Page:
Stoicism as a subversive activity

Figs in Winter
13 min readMay 31, 2024

Stoic philosophy is often presented as “conservative,” yet it is anything but

Zeno of Citium, founder of Stoicism, Wikimedia, CC license.

Is Stoicism a conservative or progressive philosophy of life? To a first approximation, the very question makes no sense. “Conservative” and “progressive” are modern, culturally and temporally specific labels for certain ways of seeing and acting in the world. Nevertheless, it does make sense to ask whether practicing Stoicism leads one to simply embrace the status quo or to consciously attempt to subvert it. Or, perhaps, neither.

Some Greco-Roman philosophies do, I think, inherently favor the status quo. Epicureanism teaches us to disengage from social and political life on the eminently sensible assumption that it is more likely to cause us pain rather than pleasure, and since a life of tranquillity characterized by lack of pain is the goal of the Epicureans, this makes sense.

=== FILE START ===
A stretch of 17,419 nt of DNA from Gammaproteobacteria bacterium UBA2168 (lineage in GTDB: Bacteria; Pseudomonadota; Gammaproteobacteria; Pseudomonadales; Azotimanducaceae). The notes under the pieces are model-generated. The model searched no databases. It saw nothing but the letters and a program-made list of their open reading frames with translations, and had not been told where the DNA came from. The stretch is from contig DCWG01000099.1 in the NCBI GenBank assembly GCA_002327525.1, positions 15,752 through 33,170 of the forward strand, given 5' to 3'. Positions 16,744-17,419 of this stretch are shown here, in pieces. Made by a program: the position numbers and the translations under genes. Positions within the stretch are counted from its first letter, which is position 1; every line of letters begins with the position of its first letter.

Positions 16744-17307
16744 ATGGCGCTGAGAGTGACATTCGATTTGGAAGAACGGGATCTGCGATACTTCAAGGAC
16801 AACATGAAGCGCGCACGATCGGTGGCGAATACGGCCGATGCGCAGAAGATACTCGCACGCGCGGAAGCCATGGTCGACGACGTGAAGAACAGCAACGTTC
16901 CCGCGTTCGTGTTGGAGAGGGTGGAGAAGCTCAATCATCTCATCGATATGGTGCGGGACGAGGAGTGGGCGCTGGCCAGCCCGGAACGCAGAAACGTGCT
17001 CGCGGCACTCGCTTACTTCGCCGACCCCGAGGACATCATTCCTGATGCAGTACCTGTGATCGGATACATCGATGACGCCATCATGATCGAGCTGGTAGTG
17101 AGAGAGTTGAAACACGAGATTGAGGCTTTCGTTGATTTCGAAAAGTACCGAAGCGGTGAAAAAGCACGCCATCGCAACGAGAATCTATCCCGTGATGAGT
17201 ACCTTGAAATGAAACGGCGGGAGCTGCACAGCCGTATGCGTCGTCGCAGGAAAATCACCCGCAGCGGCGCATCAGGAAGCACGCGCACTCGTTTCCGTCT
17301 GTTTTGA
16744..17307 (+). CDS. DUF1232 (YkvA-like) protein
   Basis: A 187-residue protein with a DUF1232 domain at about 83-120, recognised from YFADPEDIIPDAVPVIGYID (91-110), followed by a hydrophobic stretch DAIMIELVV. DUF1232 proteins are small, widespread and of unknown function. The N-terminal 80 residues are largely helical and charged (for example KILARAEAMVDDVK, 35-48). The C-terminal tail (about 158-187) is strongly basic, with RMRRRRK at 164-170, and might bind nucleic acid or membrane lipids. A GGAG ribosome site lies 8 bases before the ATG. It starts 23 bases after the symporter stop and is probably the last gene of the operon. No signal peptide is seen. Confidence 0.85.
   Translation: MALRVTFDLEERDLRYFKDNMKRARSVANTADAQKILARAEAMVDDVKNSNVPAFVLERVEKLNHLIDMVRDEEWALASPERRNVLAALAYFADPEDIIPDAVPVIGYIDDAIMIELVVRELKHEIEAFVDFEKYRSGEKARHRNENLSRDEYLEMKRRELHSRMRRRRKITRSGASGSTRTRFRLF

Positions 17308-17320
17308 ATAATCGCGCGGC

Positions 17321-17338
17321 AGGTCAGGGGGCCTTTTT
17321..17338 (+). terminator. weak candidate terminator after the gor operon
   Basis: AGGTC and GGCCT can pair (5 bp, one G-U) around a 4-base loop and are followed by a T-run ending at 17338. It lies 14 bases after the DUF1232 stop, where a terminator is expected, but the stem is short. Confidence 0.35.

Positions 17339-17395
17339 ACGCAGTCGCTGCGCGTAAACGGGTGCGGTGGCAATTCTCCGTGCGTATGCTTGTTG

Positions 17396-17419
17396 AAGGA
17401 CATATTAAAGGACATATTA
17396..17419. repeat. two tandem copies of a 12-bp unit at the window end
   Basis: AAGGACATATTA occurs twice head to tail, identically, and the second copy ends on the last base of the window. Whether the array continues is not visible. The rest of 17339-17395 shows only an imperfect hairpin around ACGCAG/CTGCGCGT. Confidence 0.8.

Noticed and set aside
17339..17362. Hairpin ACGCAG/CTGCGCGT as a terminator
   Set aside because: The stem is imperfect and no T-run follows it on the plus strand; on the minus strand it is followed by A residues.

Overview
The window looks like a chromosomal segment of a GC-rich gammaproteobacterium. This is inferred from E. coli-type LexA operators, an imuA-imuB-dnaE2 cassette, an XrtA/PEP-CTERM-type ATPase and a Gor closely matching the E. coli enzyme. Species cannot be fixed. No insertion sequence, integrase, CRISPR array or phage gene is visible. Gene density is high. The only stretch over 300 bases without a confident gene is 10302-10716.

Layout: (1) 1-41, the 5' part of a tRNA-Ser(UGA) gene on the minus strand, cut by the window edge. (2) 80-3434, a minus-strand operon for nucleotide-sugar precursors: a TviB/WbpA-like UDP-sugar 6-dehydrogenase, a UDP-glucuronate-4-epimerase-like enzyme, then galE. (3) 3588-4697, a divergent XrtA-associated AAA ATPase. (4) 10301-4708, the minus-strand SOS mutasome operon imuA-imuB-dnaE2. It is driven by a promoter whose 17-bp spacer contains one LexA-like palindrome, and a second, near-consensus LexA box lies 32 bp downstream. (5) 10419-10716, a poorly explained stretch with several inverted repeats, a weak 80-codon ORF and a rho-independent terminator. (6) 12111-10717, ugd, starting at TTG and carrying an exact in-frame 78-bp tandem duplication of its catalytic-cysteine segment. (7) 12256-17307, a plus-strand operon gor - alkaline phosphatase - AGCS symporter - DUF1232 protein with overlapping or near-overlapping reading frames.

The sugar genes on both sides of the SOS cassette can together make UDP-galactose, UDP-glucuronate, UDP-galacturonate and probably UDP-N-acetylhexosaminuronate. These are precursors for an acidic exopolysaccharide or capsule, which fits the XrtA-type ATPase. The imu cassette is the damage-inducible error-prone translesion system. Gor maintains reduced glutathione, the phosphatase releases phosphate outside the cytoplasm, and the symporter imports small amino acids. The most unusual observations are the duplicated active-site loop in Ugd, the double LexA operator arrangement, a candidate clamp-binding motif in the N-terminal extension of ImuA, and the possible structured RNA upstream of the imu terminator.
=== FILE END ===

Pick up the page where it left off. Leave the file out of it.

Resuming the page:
Similarly, Pyrrhonian Skepticism should be classified as socially “conservative,” since the Pyrrhonists are supposed to suspend judgment on all “non-evident” matters, such as the goal of life, or which society is best, and simply follow the customs prevalent in whatever social milieu they happen to live.

The Cynics, by contrast, were in-your-face subversive, constantly flaunting and ridiculing social customs…

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Figs in Winter

by Massimo Pigliucci. New Stoicism and Beyond. Entirely AI free.